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Banning new bars won’t end dangerous drinking

BY DI EDITORIAL BOARD | APRIL 14, 2009 7:30 AM

A plan to put an end to new bars springing up downtown will likely do little to address binge drinking or the recent string of downtown fights.

A proposal, which the Iowa City Planning and Zoning Commission will soon consider, may eventually prevent new bar owners from setting up their businesses within 500 feet of established bars. The proposal also addresses liquor stores, calling for new stores to be at least 1,000 feet from existing alcohol outlets. UI officials hope that requiring drinking establishments to be a certain distance from one another will help to curb binge drinking and prevent violence downtown. They also said they hope to balance out the type of businesses in the downtown area. Proponents of the plan cite a recent market study conducted by the city, which found the substantial number of drinking establishments is creating an imbalance in the types of businesses downtown.

We agree with local and university officials that there are things that can be done to prevent such rampant binge drinking. However, preventing new bars from being near the city’s older bars will probably do little to facilitate a solution to the drinking problem. This measure will not reduce the number of bars downtown; it will only prevent new bars from opening.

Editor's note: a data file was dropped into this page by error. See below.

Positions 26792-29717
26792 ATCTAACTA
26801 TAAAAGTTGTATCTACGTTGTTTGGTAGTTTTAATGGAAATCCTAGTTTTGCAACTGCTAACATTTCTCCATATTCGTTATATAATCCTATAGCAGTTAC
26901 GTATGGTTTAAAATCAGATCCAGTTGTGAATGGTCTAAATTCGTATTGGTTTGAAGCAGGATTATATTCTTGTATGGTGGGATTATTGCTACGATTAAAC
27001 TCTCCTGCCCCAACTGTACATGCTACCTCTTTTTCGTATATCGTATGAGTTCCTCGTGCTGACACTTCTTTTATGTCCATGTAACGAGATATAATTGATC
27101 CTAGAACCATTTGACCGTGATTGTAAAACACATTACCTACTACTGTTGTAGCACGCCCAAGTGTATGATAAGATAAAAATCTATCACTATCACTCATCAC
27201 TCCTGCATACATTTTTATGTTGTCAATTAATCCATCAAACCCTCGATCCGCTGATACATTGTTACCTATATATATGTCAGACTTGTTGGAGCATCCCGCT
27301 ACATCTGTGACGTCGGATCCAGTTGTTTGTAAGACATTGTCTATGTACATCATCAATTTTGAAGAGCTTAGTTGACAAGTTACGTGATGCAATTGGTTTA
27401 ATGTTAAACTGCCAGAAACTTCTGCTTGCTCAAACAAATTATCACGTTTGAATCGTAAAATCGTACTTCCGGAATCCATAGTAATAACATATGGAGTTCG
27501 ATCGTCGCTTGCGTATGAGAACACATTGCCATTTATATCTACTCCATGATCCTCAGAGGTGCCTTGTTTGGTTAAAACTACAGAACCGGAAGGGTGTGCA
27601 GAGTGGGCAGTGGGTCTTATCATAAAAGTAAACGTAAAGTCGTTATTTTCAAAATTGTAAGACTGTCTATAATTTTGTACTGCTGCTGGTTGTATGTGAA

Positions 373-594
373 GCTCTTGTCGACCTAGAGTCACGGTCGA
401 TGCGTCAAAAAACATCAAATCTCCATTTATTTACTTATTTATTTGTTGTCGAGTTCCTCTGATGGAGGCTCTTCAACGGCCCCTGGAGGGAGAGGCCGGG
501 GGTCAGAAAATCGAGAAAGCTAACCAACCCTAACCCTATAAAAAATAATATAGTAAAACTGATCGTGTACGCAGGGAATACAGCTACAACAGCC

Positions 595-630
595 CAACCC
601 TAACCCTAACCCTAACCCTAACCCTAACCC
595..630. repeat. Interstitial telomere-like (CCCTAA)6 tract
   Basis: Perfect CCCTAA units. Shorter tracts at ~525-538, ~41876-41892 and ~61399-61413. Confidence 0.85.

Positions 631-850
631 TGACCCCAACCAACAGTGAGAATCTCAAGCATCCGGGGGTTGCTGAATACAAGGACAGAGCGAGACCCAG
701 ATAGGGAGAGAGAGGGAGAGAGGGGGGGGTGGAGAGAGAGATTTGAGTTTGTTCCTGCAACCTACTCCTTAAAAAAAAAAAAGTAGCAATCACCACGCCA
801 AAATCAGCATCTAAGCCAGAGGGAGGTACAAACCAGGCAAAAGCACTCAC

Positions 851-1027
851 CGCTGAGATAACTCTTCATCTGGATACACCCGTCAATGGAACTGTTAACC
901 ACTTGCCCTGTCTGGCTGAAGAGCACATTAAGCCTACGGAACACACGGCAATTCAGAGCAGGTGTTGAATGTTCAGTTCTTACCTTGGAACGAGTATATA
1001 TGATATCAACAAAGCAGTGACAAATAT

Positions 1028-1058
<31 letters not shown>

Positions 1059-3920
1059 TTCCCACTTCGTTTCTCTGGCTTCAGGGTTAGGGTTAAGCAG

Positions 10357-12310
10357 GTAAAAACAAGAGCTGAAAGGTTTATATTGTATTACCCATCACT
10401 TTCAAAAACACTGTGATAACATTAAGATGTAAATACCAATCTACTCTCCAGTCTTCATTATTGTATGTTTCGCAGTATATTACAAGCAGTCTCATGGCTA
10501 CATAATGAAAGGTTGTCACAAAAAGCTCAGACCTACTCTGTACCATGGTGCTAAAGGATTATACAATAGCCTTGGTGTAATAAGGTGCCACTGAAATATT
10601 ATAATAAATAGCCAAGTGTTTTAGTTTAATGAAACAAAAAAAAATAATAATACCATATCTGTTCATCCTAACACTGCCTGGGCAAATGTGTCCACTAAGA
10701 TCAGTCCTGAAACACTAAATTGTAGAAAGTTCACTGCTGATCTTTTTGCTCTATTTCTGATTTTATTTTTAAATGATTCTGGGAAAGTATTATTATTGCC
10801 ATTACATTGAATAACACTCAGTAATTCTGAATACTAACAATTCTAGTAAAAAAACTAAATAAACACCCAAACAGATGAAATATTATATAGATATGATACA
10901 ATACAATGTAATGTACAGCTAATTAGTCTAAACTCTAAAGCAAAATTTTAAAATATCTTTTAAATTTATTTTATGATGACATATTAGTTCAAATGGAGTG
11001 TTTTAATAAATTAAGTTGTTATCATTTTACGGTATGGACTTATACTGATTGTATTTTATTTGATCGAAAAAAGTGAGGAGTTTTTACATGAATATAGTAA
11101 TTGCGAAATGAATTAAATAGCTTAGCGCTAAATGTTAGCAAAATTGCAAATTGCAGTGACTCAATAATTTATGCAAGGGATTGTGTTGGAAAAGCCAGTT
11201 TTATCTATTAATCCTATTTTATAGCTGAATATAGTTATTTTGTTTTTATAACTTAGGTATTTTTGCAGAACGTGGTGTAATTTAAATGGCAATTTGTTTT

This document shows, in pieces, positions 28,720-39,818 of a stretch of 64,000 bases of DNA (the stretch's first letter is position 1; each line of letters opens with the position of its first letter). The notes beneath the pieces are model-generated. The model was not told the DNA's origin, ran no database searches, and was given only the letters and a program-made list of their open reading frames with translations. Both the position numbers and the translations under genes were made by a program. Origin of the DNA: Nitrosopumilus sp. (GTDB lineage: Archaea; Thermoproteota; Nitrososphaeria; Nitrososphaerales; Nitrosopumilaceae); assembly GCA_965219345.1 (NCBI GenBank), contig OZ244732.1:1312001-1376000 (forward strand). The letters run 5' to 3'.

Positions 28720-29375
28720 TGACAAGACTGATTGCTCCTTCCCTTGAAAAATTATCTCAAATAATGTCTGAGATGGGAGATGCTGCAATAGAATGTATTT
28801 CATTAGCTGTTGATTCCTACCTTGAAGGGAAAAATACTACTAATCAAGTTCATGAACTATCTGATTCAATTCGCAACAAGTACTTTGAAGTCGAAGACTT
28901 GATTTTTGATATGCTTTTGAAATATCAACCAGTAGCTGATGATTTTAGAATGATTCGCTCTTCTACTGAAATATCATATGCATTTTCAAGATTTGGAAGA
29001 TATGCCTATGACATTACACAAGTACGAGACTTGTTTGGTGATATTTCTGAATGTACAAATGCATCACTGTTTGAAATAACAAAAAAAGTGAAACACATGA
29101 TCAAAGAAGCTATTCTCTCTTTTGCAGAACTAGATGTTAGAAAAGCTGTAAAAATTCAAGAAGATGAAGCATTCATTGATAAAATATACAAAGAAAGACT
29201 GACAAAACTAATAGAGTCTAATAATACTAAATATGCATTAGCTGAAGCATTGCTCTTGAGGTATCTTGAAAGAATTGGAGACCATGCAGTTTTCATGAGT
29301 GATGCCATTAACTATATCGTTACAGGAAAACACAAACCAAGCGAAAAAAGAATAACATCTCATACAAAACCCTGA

There are already plenty of bars in the area that have their own host of problems. New bars are no more likely than established ones to serve patrons who may later become inebriated, binge drink, and involve themselves as either victims or assailants in violent brawls. Turning new bars away from the area won’t improve the environment of the other drinking establishments. “New Bar A” may have to set its sights on a new city to set up shop, while “Old Bar B” still houses the same number of drunk, violent patrons on a nightly basis.

We must also keep in mind that bars themselves are not the enemies. Despite the fact that there are probably certain bars that have higher incidences of violence and criminal behavior, there are bars that have proven themselves to be home to peaceful drinking. And although bars have gotten a bad rap over the past few months, they nevertheless bring a large amount of business to the city. The economy may be in a rut, but the bars still rake in large sums of money. Those bars that can provide safe fun for their patrons should still be allowed to prosper.

A variety of businesses can be a positive thing in any city. The wider the variety of businesses, the wider variety of customers the area creates, and thus, the more the city will profit. There are many bars in downtown Iowa City. But there are also many shops, boutiques, and restaurants. Perhaps the problem is that very few of these businesses stay open past 5 p.m. After these businesses close for the evening, the focus of downtown is obviously the bars, the only businesses that are open. If the community intends to create a wider variety of entertainment, one way it could do this most effectively is by drawing people into venues that operate past 5 p.m. and coaxing them away from the bars. What better way to stimulate the economy than by encouraging bars to compete with other alcohol-free businesses in the area? We do need to find a solution to binge drinking and violent assaults downtown, but putting a stop on new bars isn’t it.


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